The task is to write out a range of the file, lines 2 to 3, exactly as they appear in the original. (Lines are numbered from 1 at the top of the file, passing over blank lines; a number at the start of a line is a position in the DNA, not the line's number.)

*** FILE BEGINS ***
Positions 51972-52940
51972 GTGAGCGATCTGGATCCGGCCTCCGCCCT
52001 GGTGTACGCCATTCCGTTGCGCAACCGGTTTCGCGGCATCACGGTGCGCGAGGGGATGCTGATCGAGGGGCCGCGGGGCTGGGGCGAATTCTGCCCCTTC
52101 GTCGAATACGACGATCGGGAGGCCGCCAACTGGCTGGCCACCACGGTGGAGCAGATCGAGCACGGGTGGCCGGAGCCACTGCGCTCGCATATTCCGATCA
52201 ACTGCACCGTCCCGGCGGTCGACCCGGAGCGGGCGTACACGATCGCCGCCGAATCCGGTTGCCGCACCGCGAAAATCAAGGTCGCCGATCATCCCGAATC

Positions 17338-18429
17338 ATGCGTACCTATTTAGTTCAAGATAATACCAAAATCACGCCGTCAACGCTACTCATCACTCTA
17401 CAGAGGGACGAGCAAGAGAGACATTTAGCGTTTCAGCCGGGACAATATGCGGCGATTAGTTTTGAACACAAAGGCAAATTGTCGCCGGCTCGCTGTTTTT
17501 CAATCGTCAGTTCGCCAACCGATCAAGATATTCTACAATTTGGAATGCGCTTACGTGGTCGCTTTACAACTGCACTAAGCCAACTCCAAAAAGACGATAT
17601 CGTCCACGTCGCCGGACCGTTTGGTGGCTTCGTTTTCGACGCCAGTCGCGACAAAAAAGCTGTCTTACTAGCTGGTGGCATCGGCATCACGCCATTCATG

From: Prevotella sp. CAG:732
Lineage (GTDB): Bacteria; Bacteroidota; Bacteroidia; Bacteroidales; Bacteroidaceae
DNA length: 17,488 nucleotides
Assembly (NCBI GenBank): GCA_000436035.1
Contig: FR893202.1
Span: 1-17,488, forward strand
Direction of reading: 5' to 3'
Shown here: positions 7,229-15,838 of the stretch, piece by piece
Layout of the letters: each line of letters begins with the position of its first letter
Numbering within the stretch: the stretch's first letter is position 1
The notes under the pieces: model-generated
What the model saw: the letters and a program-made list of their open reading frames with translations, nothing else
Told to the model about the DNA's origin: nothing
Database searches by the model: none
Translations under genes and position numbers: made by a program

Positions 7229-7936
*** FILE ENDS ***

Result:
51972 GTGAGCGATCTGGATCCGGCCTCCGCCCT
52001 GGTGTACGCCATTCCGTTGCGCAACCGGTTTCGCGGCATCACGGTGCGCGAGGGGATGCTGATCGAGGGGCCGCGGGGCTGGGGCGAATTCTGCCCCTTC